the lost influence of Jesus

jesus in therapy cartoon by nakedpastor david hayward

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Everyone with any sense knows that we accept the acceptable words of Jesus and appropriate his unacceptable words in altered forms. That is, we use his sayings if they are agreeable, and we reject or theologically undermine the ones that aren’t.

Even philosophers such as Slavoj Žižek are aware of this trick. He tells the story of a conference he was at where he asked a Catholic priest what Jesus meant by “unless you hate your mother and father you cannot be my disciple” and the priest waffled and said he wasn’t prepared to answer such a difficult question. Žižek responded by saying, “Fuck you! You’ve had over 2,000 years to figure this out!” That’s because the priest, as representative of the church, knew that Jesus’ saying is too difficult to do. That is, Jesus redefined what family is and that unless we are willing to challenge our most precious ideologies (read “idols”), such as family, then we cannot follow him. Unless we free ourselves of our assigned and assumed groups and ideologies, we are not free at all.

Jesus was called a stumbling stone because he himself admitted that people would fall over things he said. Well, we just don’t want to do that anymore. Instead, the church uses Jesus in ways that secure, sustain, validate and endorse its own agenda.

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About David Hayward

David Hayward runs the blog nakedpastor as a graffiti artist on the walls of religion where he critiques religion… specifically Christianity and the church. He also runs the online community The Lasting Supper where people can help themselves discover, explore and live in spiritual freedom.

  • http://religiouscomics.net/ Jeff P

    “unless you hate your mother and father you cannot be my disciple”

    That merely means “Put God First”. Do what Jesus would have you do and if you need help in figuring out what Jesus would have you do, there are plenty of clergy that will be more than happy to help you figure it out – and they will back it up with all sorts of selective bible quotes.

  • http://theoldadam.wordpress.com/ Steve Martin

    Jesus is the great stumbling stone because people trip over Him.

    They can’t abide that He (alone) is the way.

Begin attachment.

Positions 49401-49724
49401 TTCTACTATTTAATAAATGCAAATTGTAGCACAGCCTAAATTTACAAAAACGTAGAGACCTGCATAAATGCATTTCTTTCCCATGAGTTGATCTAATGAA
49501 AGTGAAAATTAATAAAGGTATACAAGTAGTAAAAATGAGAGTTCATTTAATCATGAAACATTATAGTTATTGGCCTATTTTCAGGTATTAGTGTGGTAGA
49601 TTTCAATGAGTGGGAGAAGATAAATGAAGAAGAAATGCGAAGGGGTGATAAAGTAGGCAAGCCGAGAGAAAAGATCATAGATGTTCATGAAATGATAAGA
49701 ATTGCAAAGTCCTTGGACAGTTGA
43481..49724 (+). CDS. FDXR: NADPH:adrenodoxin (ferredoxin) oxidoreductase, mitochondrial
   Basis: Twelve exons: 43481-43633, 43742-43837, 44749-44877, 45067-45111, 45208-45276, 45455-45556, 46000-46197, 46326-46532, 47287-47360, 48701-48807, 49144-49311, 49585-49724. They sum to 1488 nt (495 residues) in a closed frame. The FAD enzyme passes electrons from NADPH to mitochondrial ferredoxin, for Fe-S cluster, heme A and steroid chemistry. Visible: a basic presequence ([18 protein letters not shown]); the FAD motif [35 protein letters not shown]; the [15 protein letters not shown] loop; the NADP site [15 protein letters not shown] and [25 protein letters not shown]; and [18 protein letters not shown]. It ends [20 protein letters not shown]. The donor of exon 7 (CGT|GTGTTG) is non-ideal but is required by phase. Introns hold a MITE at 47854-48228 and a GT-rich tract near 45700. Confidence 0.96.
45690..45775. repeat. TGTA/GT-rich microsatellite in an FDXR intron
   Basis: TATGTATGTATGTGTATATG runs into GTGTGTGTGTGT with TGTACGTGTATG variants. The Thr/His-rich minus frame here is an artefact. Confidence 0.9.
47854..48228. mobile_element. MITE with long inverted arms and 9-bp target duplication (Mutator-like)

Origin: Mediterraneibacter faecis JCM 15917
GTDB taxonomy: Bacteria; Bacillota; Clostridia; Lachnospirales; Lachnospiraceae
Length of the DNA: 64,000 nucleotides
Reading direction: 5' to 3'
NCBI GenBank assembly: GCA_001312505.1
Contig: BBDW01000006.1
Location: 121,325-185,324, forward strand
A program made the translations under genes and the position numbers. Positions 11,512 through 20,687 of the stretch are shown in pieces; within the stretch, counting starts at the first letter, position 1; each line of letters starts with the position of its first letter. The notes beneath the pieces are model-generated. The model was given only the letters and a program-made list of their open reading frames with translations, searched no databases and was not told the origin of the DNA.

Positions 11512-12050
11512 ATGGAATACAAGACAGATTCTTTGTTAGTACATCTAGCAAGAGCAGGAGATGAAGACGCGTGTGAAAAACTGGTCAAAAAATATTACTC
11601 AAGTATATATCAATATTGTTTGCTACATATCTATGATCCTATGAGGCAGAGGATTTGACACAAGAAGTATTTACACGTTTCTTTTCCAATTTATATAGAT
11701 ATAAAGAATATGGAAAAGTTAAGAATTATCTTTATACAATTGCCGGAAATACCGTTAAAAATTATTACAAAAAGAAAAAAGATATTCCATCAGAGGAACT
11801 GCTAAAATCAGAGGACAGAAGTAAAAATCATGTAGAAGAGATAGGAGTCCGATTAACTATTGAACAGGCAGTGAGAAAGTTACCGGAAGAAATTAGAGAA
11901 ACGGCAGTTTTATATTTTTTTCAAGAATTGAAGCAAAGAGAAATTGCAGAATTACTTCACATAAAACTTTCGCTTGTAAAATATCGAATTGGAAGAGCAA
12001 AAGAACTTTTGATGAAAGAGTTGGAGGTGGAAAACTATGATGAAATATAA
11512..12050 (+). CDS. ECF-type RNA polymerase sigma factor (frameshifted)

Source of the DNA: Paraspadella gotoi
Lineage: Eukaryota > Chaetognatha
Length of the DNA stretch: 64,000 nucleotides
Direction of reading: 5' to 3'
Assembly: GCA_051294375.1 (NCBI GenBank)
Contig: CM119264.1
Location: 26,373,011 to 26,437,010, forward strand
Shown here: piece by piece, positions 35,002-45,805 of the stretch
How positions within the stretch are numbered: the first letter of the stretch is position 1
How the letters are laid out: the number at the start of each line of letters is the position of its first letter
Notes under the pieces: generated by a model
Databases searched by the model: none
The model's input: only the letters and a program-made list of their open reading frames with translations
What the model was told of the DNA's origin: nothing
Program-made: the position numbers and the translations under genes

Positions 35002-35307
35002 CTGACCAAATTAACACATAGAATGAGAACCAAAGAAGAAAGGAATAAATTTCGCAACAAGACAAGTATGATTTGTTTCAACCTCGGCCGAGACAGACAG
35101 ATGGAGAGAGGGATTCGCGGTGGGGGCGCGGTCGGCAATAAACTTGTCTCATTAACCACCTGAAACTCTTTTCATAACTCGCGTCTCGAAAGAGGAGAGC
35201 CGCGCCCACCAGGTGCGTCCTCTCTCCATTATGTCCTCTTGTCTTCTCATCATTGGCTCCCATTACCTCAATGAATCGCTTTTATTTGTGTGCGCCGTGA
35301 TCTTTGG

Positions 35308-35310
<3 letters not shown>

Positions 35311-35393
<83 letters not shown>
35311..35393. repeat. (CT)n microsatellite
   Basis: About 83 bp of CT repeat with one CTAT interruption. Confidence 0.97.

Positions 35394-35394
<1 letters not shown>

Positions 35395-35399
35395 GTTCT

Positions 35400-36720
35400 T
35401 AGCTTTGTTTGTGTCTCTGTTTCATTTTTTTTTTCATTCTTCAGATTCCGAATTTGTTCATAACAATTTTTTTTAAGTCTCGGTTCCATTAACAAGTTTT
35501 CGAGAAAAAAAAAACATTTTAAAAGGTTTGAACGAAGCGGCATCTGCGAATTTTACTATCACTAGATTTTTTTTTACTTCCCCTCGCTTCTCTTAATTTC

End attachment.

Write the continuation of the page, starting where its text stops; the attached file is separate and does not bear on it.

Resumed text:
And they go looking for more generous words and ways that fit in with their idea of generosity.

  • Toby

    If you had to leave your family to be a Christian, I don’t think many people would be Christian.

    I find this saying of Jesus scarily cult-like. When you join a cult, they always try to cut you off from your non-believing family, so that all your energy and time is devoted to the cult. You see this with mormons, scientologists and jehovah’s witnesses. It’s a dangerous saying and I’m glad Jesus gets ignored on this one.

    It also contradicts a commandment, surely? “Honour thy father and thy mother”?

    Maybe Jesus said this because his own mother rejected his teachings. There’s that episode where his brothers say ‘he’s mad!’ and then they come to collect him. He couldn’t do any miracles in Nazereth either.

    As for Joseph, maybe he died when Jesus was young? He doesn’t appear after the infancy narratives. Maybe that’s why Jesus went looking for a heavenly father instead. Maybe that’s why he was so concerned about widows and orphans- because he knew what it was like to be one. Maybe that’s why he tried to start his own ‘family’ of disciplines and wanted them to give up their own families? It’s something I’ve been thinking about lately.

  • http://nakedpastor.com/ nakedpastor

    I don’t think it necessarily means leaving the family, but no longer subscribing to its rules, conforming to its pressure, or defining our lives by that social structure that is so firmly entrenched. Especially in his day.

  • 2TrakMind

    Jesus seemed to go out of His way to weed out the people who weren’t ready to fully commit, so He said a lot of extreme things. I don’t think He was literally suggesting that we should just abandon our families, but that there shouldn’t be anything in our lives that is more important to us than Him. That is the very definition of sin. The Psalmist said, “Delight in the Lord, and He will give you the longings of your heart.” As we “delight in the Lord,” He will multiply our love for our families and all of humanity, as we will begin to see the world through His eyes.